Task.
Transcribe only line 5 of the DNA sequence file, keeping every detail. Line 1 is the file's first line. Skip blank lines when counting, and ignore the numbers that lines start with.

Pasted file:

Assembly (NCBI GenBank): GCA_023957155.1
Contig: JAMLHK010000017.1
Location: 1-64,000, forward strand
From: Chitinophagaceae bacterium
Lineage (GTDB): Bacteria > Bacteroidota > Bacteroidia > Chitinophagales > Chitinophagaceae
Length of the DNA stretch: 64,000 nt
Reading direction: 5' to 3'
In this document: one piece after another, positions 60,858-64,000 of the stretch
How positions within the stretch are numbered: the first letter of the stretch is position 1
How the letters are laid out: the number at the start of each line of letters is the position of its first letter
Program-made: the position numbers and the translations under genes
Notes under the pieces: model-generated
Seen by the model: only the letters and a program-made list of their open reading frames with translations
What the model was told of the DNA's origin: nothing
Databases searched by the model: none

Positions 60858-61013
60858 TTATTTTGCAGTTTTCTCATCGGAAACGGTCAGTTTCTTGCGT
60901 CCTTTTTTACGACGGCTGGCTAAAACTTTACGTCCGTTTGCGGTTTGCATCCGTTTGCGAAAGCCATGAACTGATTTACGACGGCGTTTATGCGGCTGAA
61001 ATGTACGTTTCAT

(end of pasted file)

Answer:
Lineage (GTDB): Bacteria > Bacteroidota > Bacteroidia > Chitinophagales > Chitinophagaceae